Ellen Herman

Department of History, University of Oregon


HIST 460/560, Winter 2007
Reading and Discussion Questions, Week 6

Nicholas Lemann, “The Great Sorting”

1. In the world of intelligence testing, what does g refer to?

2. When was the Educational Testing Service founded? Who founded it?

3. When it comes to test scoring, what is reliability? What is validity? Why do they matter?

4. When was the SAT introduced? What was its purpose?

5. Roughly when did intelligence-testing begin in the United States? When did criticism of intelligence-testing begin in the United States?

6. Why do you think there was so much attention to similarities and differences between the IQ and the SAT tests? What did the ETS claim the SAT measured?

7. What Cold War policies related to education and the military were responsible for promoting the SAT?

8. Who was James Bryant Conant? Who was Henry Chauncey? What were their respective ideas about the role that testing could play in the growth of higher education after 1945?

9. Why do think the SAT was accepted easily and spread quickly in the United States? What factors associated it with meritocracy rather than aristocracy? How does Lemann explain this?

10. What impact did college deferments have on the military obligations of U.S. citizens? Did this policy have the results that policy-makers desired? Why or why not?

11. What do you think have been the major consequences of standardized testing for higher education since the 1950s?

12. Lemann compares the SAT to railroads in the 19th century. Explain.

13. What does the history of the SAT teach us about scientific and technological approaches to human nature during the 20th century?

The National Center for Fair and Open Testing, “Ten Myths About the SAT”

1. Compare this critique of the SAT to the thinking of Henry Chauncey and other architects of standardized testing. Which analysis do you find more persuasive and why? What sort of meritocracy (if any) do you believe emerged in the United States during the 20th century?

John Carson, The Measure of Merit: Talents, Intelligence, and Inequality in the French and American Republics, 1750-1940, pp. 11-37, 159-194

“ ‘The most precious gift of nature’: Natural Aristocracy, Republican Polities, and the Meanings of Talent”

1. Why were debates about the nature of intelligence so central to late-18th century social and political theorists on both sides of the Atlantic?

2. Thomas Jefferson, like many of his contemporaries, believed in both a “natural aristocracy among men” and the potential for republican government to equalize opportunity. Are these contradictory or compatible? Explain.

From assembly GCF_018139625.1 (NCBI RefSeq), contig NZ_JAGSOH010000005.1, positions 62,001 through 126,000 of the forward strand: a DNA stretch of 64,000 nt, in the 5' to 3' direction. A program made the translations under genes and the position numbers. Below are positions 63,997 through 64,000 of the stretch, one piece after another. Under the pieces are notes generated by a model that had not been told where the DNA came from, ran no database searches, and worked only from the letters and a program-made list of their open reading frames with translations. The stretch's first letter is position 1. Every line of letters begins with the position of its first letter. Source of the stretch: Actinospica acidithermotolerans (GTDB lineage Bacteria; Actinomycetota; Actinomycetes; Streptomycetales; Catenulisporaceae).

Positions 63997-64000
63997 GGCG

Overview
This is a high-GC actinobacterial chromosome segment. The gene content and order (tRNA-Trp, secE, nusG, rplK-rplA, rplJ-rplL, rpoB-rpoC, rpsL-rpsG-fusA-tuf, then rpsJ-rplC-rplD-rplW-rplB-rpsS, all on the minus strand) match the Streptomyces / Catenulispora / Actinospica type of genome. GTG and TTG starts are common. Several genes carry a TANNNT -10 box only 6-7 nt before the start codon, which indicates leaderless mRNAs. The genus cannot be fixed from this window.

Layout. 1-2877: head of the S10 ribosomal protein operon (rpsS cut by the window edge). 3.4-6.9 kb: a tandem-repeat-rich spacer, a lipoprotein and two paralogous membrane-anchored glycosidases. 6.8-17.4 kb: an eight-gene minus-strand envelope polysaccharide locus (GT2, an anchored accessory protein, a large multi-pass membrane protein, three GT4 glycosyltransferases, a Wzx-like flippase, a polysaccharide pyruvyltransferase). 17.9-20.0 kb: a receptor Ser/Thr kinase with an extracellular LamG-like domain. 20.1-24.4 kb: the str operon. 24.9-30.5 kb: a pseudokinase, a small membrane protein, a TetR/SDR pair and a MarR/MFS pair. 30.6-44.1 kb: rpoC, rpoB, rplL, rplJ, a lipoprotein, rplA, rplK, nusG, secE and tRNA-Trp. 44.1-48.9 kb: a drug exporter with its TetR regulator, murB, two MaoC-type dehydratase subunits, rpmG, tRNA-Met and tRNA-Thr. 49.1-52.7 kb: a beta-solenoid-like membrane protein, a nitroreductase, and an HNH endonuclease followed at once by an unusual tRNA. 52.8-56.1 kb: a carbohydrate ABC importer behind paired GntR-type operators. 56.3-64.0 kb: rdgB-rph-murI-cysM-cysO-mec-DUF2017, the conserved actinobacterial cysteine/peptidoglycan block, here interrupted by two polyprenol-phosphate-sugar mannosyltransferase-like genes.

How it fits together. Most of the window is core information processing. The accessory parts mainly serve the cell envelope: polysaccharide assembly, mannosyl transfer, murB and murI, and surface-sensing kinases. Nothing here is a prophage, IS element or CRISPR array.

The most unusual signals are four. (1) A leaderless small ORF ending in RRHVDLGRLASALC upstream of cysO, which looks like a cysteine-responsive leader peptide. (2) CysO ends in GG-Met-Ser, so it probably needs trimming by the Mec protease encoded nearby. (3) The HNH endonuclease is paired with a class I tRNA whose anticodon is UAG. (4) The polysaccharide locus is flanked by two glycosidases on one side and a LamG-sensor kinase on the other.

3. Why does Carson argue that “talents” were central to the debate about difference and equality in the age of democratic revolution?

4. What does merit mean to you? What did it mean to the European and American thinkers described in this chapter?

5. Helvétius’ position on the nature of intelligence represented one end of the Enlightenment spectrum on this subject. Explain.

6. Mary Wollstonecraft was concerned with what the debate about human nature and republican citizenship meant for women. What were her views?

7. Did advocates of republican government hold very similar or very different ideas about heredity and environment?

“American Psychology and the Seductions of IQ”

1. Carson identifies evolutionary perspectives and statistical approaches to human characteristics as two 19th-century factors that paved the way for intelligence measurement in the United States after 1900. Explain.

2. Why was intelligence such a difficult subject to study scientifically? How did testing technologies make it easier? What characterized the intelligence that intelligence tests claimed to measure?

3. Why is it significant that intelligence tests were first administered to feebleminded Americans and schoolchildren?

4. If the point of IQ was to identify and classify mental subnormality, why did intelligence-testing spread to normal populations?

5. What role did the eugenics movement play in the spread of mental testing in the United States?

6. Why does Carson write that “the Stanford-Binet in 1916 marked a fundamental divide in the American history of intelligence” (p. 183)?

7. Who was Lewis Terman?

8. Define Charles Spearman’s concept of general intelligence, or g.

9. What ratio did the IQ (intelligence quotient) measure? How do you think that calculating IQ as a single number influenced conceptions of intelligence? What specific mental skills did the IQ test seek to measure?